That’s why second-hand fashion isn’t always the solution for sustainable fashion consumption | Vogue Germany


The search for the right lover for the garment being worn is global today. Big digital suppliers like Vestiaire Collective, Vinted, The Real Real or Rebelle unite millions of members from all over the world and send their products to almost every corner of the world. There’s already a buyer somewhere, but it’s not environmentally friendly. Even the Parisian is well aware of this problem: “The purchase of a used garment reduces the consumption of new resources by 90 percent. But our transport costs, especially those with air transport, reduce this result. This is why we offer direct shipping between support sellers and buyers and local peer-to-peer businesses.” In countries where there are more buyers than sellers, Parisian second-hand dealers deliberately search for goods in order to satisfy local demand.

Is second-hand the sustainable alternative to fast fashion or is it part of a symbiosis?

Whether this effort will pay off remains to be seen. Because even if second-hand clothing is considered one of the best solutions in the fight against mass consumption of clothing and the related environmental pollution, consumers are driven by other interests. The low price continues to be in first place. On the sales side, things are no better: 70 percent of vintage marketplace users sell there to increase their purchasing power for new purchases, according to a study by the Boston Consulting Group. The sale of used goods thus calms our ecological conscience, but does not necessarily reduce fashion consumption. On the contrary: it can also increase it. The French journalist Nicolas Santolaria even speaks of a “symbiosis of fast fashion and the second-hand market”, and that this partnership of convenience between the Chinese ultra-fashion supplier Shein and Vinted works particularly well. Shein’s low prices stimulate mass consumption, wrong purchases increase and clothes are worn ever shorter. Instead of the clothing bin around the corner, things end up at thriving marketplaces like Vinted, which don’t sort what’s on offer. You can find them there for five euros or less. The fact that this resale is not cost-effective does not matter to the seller. The main thing is that it’s nice to have been a part of the trendy used business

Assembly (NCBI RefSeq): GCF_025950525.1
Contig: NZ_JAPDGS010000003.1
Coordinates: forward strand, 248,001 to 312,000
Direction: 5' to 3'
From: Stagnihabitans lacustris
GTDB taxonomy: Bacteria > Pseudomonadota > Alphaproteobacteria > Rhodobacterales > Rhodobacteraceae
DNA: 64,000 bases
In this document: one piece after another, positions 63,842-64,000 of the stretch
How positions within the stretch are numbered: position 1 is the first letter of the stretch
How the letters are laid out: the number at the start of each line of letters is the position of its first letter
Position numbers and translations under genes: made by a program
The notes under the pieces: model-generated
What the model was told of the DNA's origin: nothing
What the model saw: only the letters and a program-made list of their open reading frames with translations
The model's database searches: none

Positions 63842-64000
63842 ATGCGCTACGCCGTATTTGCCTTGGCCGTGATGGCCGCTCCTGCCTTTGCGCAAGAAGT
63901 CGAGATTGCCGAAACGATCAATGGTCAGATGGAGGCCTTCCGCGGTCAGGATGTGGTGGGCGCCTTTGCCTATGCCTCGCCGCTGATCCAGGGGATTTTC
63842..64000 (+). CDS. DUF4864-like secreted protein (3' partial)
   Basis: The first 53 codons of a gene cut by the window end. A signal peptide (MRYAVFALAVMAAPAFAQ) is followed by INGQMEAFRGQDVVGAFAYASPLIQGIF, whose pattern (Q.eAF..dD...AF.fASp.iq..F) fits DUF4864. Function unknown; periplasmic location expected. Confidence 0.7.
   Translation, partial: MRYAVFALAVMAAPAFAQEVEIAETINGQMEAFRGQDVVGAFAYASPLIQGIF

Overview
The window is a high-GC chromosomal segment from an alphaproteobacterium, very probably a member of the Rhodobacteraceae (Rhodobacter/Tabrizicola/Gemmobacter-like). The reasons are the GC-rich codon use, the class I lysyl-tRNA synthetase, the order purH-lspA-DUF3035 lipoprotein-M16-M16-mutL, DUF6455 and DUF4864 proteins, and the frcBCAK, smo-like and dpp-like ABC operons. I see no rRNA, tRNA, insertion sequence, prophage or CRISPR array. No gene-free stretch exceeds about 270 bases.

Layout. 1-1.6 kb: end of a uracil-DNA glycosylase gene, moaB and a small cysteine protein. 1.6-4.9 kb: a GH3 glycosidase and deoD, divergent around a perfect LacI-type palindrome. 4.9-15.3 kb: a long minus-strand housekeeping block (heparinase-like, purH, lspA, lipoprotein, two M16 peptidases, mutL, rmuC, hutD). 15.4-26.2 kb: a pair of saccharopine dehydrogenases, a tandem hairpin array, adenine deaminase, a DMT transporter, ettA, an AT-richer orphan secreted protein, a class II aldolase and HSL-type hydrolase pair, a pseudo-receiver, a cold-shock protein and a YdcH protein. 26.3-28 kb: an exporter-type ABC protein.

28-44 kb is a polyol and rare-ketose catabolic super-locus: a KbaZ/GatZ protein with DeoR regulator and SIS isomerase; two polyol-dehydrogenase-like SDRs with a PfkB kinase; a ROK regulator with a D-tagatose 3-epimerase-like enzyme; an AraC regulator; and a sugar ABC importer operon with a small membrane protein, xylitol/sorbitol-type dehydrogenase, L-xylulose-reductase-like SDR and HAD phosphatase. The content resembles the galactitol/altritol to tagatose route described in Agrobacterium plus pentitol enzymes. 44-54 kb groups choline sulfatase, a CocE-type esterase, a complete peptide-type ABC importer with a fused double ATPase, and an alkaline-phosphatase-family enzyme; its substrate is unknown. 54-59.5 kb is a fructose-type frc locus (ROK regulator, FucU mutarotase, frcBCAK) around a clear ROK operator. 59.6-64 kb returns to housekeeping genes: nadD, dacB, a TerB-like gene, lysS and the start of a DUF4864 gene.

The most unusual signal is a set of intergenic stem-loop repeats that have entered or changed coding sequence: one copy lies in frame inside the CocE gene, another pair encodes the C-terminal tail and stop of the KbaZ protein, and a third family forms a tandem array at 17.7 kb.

Even second-hand fashion must be bought with care

So is the Preloved Fashion business a lot less environmentally friendly than you thought? Vestiaire Collective therefore only recently banned the fast fashion trade from its website. So they are role models. Internal studies have also shown that new purchases can be reduced by up to 70 percent, especially with high-quality used goods. The situation is similar with Rebelle, Re-See or The Real Real. Here, strict bankruptcy criteria or high fees prevent the trade in cheap goods. A real alternative is still the stationary second-hand trade, especially in shops that work with goods on consignment, i.e. do not buy the goods themselves. They are usually completely locally organized and therefore really environmentally friendly. The situation is less transparent for second-hand shops which buy their products from wholesalers. Here it may happen that the already worn blouse or coat has come a long way: from a container of clothes in Europe to Africa or India, where things are sorted at the wages of dump trucks and then grouped according to colour, brand or other criteria send a wholesaler back to Europe.

In order to rule out exactly this, Lena Schröder, founder of the clothing store founded in 2012, takes the trouble to sort it out herself and passes on everything that does not fit into her concept to the German Clothing Foundation. “Our goal is to find the best possible use for every piece that comes our way. Whether in our shops, in helping projects or as upcycling label material. Local standards are important to us. That’s why we don’t ship the items, but open branches where you can buy used cars, but also rent them”. The imaginative start-up spirit in this genre of fashion business is far from gone. On the contrary: the second-hand industry is in turmoil. But it is already evident that local trade and high-quality goods are the decisive elements in shaping this segment into a truly ecological solution in the fight against climate change.

This article first appeared in our April 2023 issue. Find the current issue on newsstands or have it conveniently delivered to your home, for example via Amazonia.

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